An Old Scrapbook Inside a WallWithout question, my Grandmother was the most die-hard Chicago White Sox fan ever. Though nearly all of my aunts, uncles and cousins are fanatics, their passion for the south siders still pales in comparison. She would sit front and center in front of the television whenever the Sox played. If the White Sox were winning, she was an easy-going old lady. If they were losing, she would punish her chair with the rolled up newspaper that was conveniently positioned at her side. She was able to convince my cousins that the White Sox were the proper choice. The Cubs were evil incarnate. Despite her best efforts, I never wavered. I was a Cubs fan from day one. Somehow, I was still welcome at 321 Fullerton Avenue.
I always found it odd that my Grandmother, who grew up blocks away from Wrigley Field on Chicago's north side, was an adamant White Sox fan. She was south side Irish through and through, only with a north side address. Apparently, this wasn't always the case.
One summer day during college, I stopped by my Grandparents' house in suburban Northlake for lunch. My Grandfather was out and about running errands, so my Grandmother and I flipped through the channels looking for a baseball game. The Cubs had an early start that day, so we left it on WGN. I remember saying something along the lines of, "Sorry to make a Sox fan watch a Cubs game at her house." I braced myself for one of her sarcastic remarks, but that wasn't that case.
"You know, I wasn't always a White Sox fan," she said.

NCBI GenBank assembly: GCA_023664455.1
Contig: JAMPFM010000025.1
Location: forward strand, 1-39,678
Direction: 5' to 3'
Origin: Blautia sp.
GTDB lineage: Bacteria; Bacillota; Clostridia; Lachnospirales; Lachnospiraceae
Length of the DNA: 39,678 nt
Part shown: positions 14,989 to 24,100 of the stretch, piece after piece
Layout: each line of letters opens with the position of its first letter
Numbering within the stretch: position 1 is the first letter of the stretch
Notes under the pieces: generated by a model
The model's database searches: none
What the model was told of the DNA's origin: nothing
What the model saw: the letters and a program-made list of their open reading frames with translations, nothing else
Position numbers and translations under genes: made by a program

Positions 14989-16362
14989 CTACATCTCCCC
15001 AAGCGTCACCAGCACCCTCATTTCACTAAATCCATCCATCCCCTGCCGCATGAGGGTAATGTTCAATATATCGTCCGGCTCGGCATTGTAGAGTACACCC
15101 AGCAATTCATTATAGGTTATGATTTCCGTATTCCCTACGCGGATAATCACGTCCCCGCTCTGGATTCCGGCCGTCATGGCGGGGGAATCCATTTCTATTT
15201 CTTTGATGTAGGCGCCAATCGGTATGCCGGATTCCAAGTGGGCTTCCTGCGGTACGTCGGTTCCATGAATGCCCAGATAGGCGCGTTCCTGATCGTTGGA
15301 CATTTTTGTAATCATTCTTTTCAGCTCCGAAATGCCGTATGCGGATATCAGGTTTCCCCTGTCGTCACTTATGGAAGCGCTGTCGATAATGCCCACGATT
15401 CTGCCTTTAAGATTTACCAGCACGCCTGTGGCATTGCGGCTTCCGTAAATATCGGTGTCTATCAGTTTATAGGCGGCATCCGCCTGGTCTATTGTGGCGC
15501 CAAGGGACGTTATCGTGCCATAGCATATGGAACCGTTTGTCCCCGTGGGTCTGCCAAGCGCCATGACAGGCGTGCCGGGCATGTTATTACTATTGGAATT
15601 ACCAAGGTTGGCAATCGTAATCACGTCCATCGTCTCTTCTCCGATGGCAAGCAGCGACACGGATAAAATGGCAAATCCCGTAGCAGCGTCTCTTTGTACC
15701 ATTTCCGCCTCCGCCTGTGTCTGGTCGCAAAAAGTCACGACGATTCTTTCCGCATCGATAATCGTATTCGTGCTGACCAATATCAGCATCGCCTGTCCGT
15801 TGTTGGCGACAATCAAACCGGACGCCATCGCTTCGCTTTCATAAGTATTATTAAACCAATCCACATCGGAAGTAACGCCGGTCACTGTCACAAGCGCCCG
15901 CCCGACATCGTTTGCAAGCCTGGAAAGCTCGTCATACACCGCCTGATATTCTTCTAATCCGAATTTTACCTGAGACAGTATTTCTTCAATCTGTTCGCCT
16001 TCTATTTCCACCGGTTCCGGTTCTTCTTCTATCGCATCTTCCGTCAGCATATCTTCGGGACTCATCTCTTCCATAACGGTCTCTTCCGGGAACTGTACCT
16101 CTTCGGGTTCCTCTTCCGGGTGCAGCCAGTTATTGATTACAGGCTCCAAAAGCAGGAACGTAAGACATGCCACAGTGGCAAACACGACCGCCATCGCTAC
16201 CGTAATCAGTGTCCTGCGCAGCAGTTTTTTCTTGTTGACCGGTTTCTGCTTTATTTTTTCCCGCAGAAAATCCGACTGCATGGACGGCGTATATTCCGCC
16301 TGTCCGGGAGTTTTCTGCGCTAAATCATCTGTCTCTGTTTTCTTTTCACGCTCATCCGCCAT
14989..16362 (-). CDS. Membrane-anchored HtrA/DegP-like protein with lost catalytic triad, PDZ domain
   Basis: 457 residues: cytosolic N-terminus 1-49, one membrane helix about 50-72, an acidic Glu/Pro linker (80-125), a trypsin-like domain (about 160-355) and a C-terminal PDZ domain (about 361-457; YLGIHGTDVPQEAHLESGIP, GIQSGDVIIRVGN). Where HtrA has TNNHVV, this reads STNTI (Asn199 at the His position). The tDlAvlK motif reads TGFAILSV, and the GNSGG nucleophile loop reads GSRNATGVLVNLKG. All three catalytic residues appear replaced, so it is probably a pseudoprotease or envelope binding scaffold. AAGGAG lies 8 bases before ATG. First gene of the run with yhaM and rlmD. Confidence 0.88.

Perhaps I was dreaming, or it was a late April Fools joke. It was strange, but I felt like an adult learning there's no Santa Claus or an Easter Bunny. Stop the presses, this was breaking news. A long time ago, she told me that she worked in a clerical position for a Chicago newspaper before getting married. Her boss gave her tickets to see a World Series game at Wrigley Field in the 1930s, but I never assumed she was an actual fan of the team.
She proceeded to tell me that she once dated a player on the Cubs. Unfortunately, either she didn't tell me his name, or it completely slipped away from me. She continued to tell me that the player told her he didn't want to get married because he was interested in pursuing a different lifestyle. They immediately ended their relationship. Athletes have always projected burly stereotypes, but back then, it was even more the case. Apparently, the player asked her never to mention his news to anyone. She promised. Perhaps that's why she didn't tell me his name. If that was the case, she certainly kept that promise. She told me that was the day she became a White Sox fan.
Eventually both of my Grandparents died. My Grandmother in 1993, and my Grandfather in 2000. In September 2000, just weeks after my baseball trip concluded, my Mom and her sisters sold my Grandparents' house. About one year later, the new family contacted their realtor. Apparently, they were working on a few home improvement projects and found something. It was a small photo album tucked away inside a wall upstairs. Seeing my Grandparents built that house in 1950, they were the only family to live there prior to the new owners. The realtor was a friend of my aunt, so the discovery was given to her. After careful consideration, the album was given to me.
The photo album was more of a scrapbook. There were a few unmarked family photos on the first couple of pages, but the final pages were the reason it was passed along to me. Apparently, my Grandmother kept a scrapbook of Cubs photos clipped from the newspaper. After a bit of research, it appears that these photos were of the 1932 Chicago Cubs. The Cubs won the National League pennant that season, only to be swept by the New York Yankees in the World Series. That World Series featured Babe Ruth's alleged "Called Shot" off pitcher Charlie Root.
Ever since I've been in possession of these photos, I've wondered if the player my Grandmother dated was one of them. Guess I'll never know.